Studying both long term climate changes and shorter term weather forecasting is very demanding computationally, typically requiring high end HPC systems. Typically these days these would be large distributed memory clusters, made up of thousands of nodes and hundreds of thousands of cores, running MPI with Fortran and C. You will find these systems scattered around the globe in large operational weather centers – a few located in the US, three or four in Europe and a half dozen in Japan and Asia. Most countries use the data generated by these centers to prepare their regional forecasts. For example, one major weather center in the UK serves over 30 European countries with their regional weather forecasting operations.
This article is part of a series on HPC’s impact on weather forecasting and climate research.
The large operational weather centers must meet all the requirements of a mission-critical organization. They need to guarantee daily forecasts to perform in a narrow window of time. There is no margin for repeat runs – the center has to have latest data when starting each day’s run. The large centers have dual systems and plenty of built-in redundancies to assure this 100% availability every day. Inevitably demand is increasing for longer forecasts – from next day to up to 10 days and more – adding to the computational burden.
The nature of the computations is built on interaction between points on the grid that represents the space (the globe, the region) being simulated, and stepping the calculated variables in time. It turns out that in today’s HPC technology, the moving of data in and out of the processing units is more demanding in time than the computations performed. To be effective, systems working with weather forecasting and climate modeling require high memory bandwidth and fast interconnect across the system, as well as a robust parallel file system.
Systems dedicated to climate research do not have the stringent operational requirements facing weather centers. They do need to have solid software that can recover from a component failure since the runs are so long; and they do need to manage and analyze large amounts of data that was produced by multi-year simulations. And smaller centers using scaled down systems, still need robust file systems, high memory bandwidth, and overall a well balanced system.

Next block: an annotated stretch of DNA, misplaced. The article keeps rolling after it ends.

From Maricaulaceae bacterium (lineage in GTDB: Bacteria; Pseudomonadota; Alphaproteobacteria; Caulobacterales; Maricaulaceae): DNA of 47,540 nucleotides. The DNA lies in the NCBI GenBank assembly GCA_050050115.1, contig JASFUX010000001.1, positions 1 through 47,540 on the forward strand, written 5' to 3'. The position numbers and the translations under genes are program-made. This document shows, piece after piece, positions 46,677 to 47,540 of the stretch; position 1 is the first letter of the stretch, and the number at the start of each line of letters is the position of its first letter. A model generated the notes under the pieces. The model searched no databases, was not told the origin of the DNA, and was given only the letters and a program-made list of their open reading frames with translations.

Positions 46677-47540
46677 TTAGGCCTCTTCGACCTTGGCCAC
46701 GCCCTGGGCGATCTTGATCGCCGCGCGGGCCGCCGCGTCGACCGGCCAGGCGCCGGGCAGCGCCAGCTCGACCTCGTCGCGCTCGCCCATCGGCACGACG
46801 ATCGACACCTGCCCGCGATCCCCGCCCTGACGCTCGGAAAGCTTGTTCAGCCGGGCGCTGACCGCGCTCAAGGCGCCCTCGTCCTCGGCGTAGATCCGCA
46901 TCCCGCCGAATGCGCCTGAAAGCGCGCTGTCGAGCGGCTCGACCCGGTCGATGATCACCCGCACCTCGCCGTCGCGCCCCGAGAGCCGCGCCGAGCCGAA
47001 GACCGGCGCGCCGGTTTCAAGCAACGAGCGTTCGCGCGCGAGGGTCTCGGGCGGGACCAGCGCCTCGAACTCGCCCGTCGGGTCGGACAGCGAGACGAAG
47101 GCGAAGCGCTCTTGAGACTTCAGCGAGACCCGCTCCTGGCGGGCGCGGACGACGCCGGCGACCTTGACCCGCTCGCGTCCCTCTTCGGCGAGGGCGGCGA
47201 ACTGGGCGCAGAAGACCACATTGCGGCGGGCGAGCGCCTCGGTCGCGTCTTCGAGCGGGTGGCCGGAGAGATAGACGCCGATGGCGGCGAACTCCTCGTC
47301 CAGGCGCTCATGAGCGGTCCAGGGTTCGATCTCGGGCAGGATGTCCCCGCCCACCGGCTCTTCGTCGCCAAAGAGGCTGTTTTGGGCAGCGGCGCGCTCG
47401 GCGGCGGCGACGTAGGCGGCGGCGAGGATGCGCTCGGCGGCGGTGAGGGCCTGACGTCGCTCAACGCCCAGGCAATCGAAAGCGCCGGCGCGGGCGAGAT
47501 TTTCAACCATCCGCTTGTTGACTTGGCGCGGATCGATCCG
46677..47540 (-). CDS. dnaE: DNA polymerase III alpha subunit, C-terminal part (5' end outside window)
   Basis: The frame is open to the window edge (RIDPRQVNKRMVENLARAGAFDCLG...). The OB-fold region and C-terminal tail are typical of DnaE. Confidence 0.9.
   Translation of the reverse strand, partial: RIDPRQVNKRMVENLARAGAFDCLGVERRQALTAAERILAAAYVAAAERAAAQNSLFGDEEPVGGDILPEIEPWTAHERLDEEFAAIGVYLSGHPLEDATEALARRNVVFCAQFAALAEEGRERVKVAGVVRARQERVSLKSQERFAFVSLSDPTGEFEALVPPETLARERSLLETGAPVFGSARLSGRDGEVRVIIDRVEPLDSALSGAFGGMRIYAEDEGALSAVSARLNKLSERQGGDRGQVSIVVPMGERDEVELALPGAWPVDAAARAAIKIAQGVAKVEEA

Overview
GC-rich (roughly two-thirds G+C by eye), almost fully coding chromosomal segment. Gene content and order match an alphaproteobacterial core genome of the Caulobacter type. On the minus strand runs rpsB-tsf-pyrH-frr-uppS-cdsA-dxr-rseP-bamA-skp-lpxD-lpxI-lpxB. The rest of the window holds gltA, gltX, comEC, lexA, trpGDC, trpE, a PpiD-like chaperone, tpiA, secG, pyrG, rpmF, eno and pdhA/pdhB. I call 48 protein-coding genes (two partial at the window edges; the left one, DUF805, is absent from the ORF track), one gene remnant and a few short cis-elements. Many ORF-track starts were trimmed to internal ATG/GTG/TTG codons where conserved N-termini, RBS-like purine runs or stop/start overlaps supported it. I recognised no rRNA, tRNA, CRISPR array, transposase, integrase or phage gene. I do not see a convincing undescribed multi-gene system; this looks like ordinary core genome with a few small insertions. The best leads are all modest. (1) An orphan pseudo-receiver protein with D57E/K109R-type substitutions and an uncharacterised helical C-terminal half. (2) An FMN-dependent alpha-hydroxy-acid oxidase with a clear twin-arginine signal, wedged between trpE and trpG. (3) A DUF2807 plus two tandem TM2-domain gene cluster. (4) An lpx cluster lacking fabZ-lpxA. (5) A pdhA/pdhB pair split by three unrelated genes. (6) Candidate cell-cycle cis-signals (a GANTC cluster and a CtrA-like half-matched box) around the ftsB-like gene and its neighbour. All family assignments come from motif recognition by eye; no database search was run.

Leading HPC OEMs are introducing new technologies to speed up processing, and presenting new opportunities in vectorization and parallelism. Standalone, multicore products will play a major role in climate and weather forecasting. Robust, parallel file systems like Lustre and GPFS are a major component of the whole system. Their role is to store initial data, and the large amounts of data generated each time step, serving the processing units with input data and taking in the output as it is generated.
The storage and file systems are essential to deal with the “data problem” of weather forecasting and climate modeling. It is two-fold. The first, relatively short-lived, but time-critical, data collected from multiple sources, corresponds to numerous physical, chemical, and biological properties, that is used as input into the models. It comes from the Earth’s surface through many different instruments, from under the ocean surface, and from sensors, and satellites. It is not all collected at the same instant. Before running a model the data needs to be “assimilated” – extrapolated in time and space to match the mathematical grid points used to approximate the area over which the simulation is run. The second data source is the detailed numerical output that corresponds to each time step of many models runs and/or a model that simulated hundreds of years of evolving climate.
Meeting the Challenge
Data accumulation is just one of the challenges facing today weather and climatology researchers and scientists. To understand and predict Earth’s weather and climate, they rely on increasingly complex computer models and simulations based on a constantly growing body of data from around the globe.
Some of todays largest and most sophisticated computer hardware and software are used to predict our weather and investigate climate changes. They do exceptionally better job of it than was possible only a few year ago.
That said, addressing the impacts of climate change and better assisting society in confronting adverse weather phenomena requires ever greater computational solutions. This challenge is awaiting the arrival of the anticipated exascale systems.
To read the full insideHPC Guide to Guide to Weather Forecasting and Climate Research please can download the complete report from the insideHPC White Paper Library courtesy of SGI and Intel.